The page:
Australia - 100 dollar

Australia - 100 dollar - 1984 - P48

The back of this 100 dollar banknote from Australia shows the astronomer John Tebbutt and his observatory. John Tebbutt (1834-1916) was an Australian astronomer, credited with discovering the "Great Comet of 1861" (C/1861 J1).

Tebbutt was born at Windsor, New South Wales, the only son of John Tebbutt, then a prosperous store keeper. Tebbutt's father had retired from store keeping about the year 1843 , purchased a tract of land at the eastern end of the town of Windsor known as the peninsula, and built a residence there. This became the site of the observatory built by his son, who at 19 years of age had begun his observations of the heavens with an ordinary marine telescope and a sextant. 

About nine years later, on 13 May 1861, Tebbutt discovered the 1861 comet, one of the most brilliant comets known. There was no means then of telegraphing the intelligence to England where it became visible on 29 June. Tebbutt was acknowledged as the first discoverer of this comet, and the first computer of its approximate orbit. In 1864 he built, with his own hands, a small observatory close to his father's residence, and installed his instruments consisting of his 3¼-inch telescope, a two-inch transit instrument, and an eight day half-seconds box-chronometer.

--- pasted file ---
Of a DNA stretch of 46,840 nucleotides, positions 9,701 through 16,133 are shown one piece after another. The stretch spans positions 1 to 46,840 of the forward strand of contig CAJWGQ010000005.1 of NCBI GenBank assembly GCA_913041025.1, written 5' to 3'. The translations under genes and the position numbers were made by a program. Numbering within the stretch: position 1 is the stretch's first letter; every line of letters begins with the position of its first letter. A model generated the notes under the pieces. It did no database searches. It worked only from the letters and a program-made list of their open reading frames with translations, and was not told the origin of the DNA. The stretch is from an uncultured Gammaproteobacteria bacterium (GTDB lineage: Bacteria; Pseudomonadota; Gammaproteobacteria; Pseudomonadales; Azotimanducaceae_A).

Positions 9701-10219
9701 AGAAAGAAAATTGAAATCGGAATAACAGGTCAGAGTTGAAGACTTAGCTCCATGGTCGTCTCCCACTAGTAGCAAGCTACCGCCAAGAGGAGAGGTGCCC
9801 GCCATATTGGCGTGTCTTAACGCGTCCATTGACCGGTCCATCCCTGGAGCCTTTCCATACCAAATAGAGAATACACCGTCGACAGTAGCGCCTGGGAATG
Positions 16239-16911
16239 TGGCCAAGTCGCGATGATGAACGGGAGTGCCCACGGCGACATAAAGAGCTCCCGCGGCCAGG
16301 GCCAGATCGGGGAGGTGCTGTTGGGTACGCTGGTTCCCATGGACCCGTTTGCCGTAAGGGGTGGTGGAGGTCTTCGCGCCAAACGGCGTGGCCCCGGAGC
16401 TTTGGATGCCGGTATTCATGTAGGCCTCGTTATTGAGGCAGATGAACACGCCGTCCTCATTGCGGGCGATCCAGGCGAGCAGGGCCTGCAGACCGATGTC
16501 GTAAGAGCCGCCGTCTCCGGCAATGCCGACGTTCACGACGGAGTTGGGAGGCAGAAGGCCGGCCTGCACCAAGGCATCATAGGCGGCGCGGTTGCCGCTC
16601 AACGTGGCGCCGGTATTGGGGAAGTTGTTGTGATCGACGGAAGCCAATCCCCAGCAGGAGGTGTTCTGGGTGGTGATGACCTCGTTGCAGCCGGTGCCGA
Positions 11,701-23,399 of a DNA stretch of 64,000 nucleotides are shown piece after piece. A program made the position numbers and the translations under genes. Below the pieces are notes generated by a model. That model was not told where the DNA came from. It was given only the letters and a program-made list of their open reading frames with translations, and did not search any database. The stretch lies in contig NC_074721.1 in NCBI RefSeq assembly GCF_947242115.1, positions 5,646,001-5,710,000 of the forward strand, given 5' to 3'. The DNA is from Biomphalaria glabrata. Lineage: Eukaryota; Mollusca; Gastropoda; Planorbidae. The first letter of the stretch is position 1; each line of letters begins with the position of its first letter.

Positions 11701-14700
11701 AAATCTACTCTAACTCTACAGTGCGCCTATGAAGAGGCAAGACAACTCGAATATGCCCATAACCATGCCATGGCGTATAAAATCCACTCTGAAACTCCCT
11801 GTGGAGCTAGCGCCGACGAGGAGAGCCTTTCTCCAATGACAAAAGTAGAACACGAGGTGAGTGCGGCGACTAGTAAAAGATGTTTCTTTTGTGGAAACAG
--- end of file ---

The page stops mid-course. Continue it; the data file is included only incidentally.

A branch of the British Astronomical Association was established at Sydney in 1895 and Tebbutt was elected its first president. In 1904 in his seventieth year he discontinued systematic work, though he retained his interest in astronomy and continued to do some observing, and in the following year the Royal Astronomical Society of London recognised his work by awarding him the Jackson-Gwilt Medal of the society.

In 1908, Tebbutt published his Astronomical Memoirs, giving an account of his 54 years' work, and he was much gratified in 1914, during the visit of the British association, by a visit to his observatory of a small party of astronomers. He died at Windsor on 29 November 1916.

An artist's impression of the Great Comet:

Steven Sunday 01 December 2013 at 4:19 pm | | space
These icons link to social bookmarking sites where readers can share and discover new web pages.
  • Del.icio.us
  • Digg
  • Google
  • Reddit
  • StumbleUpon
  • Facebook
  • NuJIJ
  • Twitter

No comments

Emoticons
To prove you're not a robot, answer this simple question.
Remember personal info?
Notify
Hide email
Small print: All html tags except <b> and <i> will be removed from your comment. You can make links by just typing the url or mail-address.